When you author a weekly links column about the Rams, reading 30-50 articles a week is the norm. Sometimes I read an article about the Rams that just rubs me the wrong way, which is inevitable when you read as many as I do. Although I enjoy his feature articles, Grantland's Bill Barnwell managed to rub me the wrong way this past week, in a piece on Sam Bradford, "Deep Thoughts" [link].
Barnwell's mantra in this article is quite evident, both from the title, and numerous references he makes:
"The problem lies with Bradford’s biggest weakness as a professional passer: the absence of his deep ball."
"The Rams don’t get downfield enough, and that it limits Bradford’s value as a passer."
"Bradford simply doesn’t throw deep."
"Could it be a mental block? That seems more likely. "
"Bradford just seems to have a hang-up about going deep."
Barnwell uses a number of statistical measures in his analysis of Sam Bradford. In addition, he takes a look at Bradford's injury history, the Rams' offensive line and wide receiver corps, offensive coordinators, and Bradford's psychological make-up.
Among the conclusions Barnwell draws from his analysis:
- Sam Bradford has an aversion to throwing the deep ball, likely because of a mental block. This in turn precludes Bradford from realizing his full potential as an NFL QB, and is the single biggest reason why his career production and proficiency are below-average.
- The Rams' wide receivers, offensive line, offensive coordinators/coaches, and injuries play little to no role in Bradford's lack of success - and the absence of a deep ball - at the NFL level.
The "Sam Bradford Debate" revolves around one key question: Sam Bradford has not produced the kind of results expected of a No. 1 overall draft selection. Are these perceived lack of results the product of circumstances surrounding him throughout his career, his inadequacies as a quarterback, or a combination of both?
The answer to this question is quite complex. Many Rams fans have taken a stab at answering the question, with valid, well thought-out arguments to back up their opinions. Perhaps the question doesn't need a definitive answer. Maybe it all boils down to revising expectations, as noted by Bernie Miklasz [St. Louis Post-Dispatch] last week (link).
Bill Barnwell attempts to answer the question in his article. I respect him for his efforts, and his unique perspective. Why does the article rub me the wrong way? Although he does make a number of valid points, some of the ways he tries to connect the dots don't sit well with me.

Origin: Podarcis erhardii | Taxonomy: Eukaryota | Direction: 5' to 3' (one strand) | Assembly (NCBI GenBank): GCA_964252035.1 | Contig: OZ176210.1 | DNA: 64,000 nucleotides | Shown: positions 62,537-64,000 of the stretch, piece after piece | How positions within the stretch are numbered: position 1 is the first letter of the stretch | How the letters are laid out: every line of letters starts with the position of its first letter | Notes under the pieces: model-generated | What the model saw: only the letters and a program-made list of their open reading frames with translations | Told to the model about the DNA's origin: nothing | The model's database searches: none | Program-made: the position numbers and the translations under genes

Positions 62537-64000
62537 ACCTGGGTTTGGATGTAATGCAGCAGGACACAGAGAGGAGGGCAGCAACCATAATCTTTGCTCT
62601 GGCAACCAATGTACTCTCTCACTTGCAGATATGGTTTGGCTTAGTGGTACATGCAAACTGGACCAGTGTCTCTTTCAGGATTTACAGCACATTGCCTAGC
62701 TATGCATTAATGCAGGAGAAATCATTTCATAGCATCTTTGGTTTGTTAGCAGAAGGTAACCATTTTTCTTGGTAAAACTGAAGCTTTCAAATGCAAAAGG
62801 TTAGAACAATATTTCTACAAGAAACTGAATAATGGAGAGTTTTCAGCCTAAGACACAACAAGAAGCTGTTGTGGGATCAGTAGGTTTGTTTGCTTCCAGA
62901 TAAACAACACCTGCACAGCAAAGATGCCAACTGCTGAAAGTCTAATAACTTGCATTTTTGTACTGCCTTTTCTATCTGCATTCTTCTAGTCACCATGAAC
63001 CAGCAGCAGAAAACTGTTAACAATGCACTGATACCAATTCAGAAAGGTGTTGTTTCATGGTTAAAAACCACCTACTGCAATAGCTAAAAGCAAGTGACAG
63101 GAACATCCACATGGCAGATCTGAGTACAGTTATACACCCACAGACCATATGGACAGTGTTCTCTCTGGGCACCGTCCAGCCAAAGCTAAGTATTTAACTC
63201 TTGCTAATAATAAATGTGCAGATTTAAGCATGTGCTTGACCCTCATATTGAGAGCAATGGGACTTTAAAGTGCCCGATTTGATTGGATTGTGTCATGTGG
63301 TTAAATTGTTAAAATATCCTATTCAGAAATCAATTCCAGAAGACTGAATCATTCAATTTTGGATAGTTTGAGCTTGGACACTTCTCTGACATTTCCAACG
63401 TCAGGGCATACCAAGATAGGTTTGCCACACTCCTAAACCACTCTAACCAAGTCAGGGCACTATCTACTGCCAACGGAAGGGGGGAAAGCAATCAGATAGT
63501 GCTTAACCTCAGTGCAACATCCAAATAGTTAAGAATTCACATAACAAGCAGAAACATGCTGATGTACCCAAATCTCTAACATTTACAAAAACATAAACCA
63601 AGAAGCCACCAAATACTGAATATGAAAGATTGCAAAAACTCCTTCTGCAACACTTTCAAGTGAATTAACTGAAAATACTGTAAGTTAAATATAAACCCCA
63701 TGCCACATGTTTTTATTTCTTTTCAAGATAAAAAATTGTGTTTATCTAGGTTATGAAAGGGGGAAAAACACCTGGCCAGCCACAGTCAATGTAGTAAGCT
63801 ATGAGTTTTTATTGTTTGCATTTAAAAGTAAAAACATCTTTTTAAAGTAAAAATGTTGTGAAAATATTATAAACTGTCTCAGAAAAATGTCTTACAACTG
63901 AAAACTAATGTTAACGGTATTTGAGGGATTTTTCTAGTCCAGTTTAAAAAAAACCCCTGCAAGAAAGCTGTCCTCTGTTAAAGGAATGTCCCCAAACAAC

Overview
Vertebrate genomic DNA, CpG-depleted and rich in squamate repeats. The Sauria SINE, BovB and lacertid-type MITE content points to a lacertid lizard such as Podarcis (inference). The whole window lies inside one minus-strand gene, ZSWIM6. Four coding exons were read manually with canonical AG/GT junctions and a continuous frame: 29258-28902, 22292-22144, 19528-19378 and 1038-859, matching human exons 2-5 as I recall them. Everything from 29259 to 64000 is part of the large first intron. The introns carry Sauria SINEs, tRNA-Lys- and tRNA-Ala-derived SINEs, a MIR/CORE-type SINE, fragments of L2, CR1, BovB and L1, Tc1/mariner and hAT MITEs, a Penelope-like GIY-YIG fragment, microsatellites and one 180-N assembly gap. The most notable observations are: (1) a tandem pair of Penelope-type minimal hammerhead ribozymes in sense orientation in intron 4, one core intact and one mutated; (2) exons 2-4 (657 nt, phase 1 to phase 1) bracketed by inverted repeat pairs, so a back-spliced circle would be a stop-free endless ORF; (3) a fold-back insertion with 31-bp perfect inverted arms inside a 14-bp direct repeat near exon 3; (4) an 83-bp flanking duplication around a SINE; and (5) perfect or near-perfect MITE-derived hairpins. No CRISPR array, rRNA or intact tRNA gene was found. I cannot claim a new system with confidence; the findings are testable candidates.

Barnwell, on his use of "Approximate Value", a metric developed by Pro Football Reference:
"Pro-Football-Reference.com has developed a stat known as Approximate Value, which estimates a player’s contributions to his team; it’s hardly perfect, but it’s useful for comparing large clumps of players over given periods of time."
I look at all of these new-fangled NFL stats - particularly the ones involving a fair amount of subjectivity - with a degree of skepticism. Statistics can tell you everything...and nothing. This is especially true for statistics related to NFL football. Individual statistics are invariably interconnected - with many moving parts - making it difficult to assess talent and performance levels. From Joe Strauss, of the St. Louis Post-Dispatch, in an article published last week [link]:
"The NFL doesn’t lend itself to advanced metrics as much as Major League Baseball. Divining blocking and coverage assignments from tape can be a challenge. There is no convenient Wins Above Replacement shorthand. Football is what Rams general manager Les Snead habitually calls "the ultimate team sport".
The following comment summarizes Barnwell's look at the offensive coordinators and wide receiver additions during Sam Bradford's career with the Rams:
"If three coaches and nearly a dozen receivers aren’t making things better in St. Louis, at what point is it the quarterback’s fault?"
How exactly did Sam Bradford - or the offense for that matter - benefit from having three different offensive coordinators - and at least three different offensive schemes - in four seasons? They haven't. How did Bradford benefit from having a QB coach for only half of his career? He hasn't. Why the massive turnover in wide receivers? Because Jeff Fisher inherited one of the worst cast of receivers in the NFL.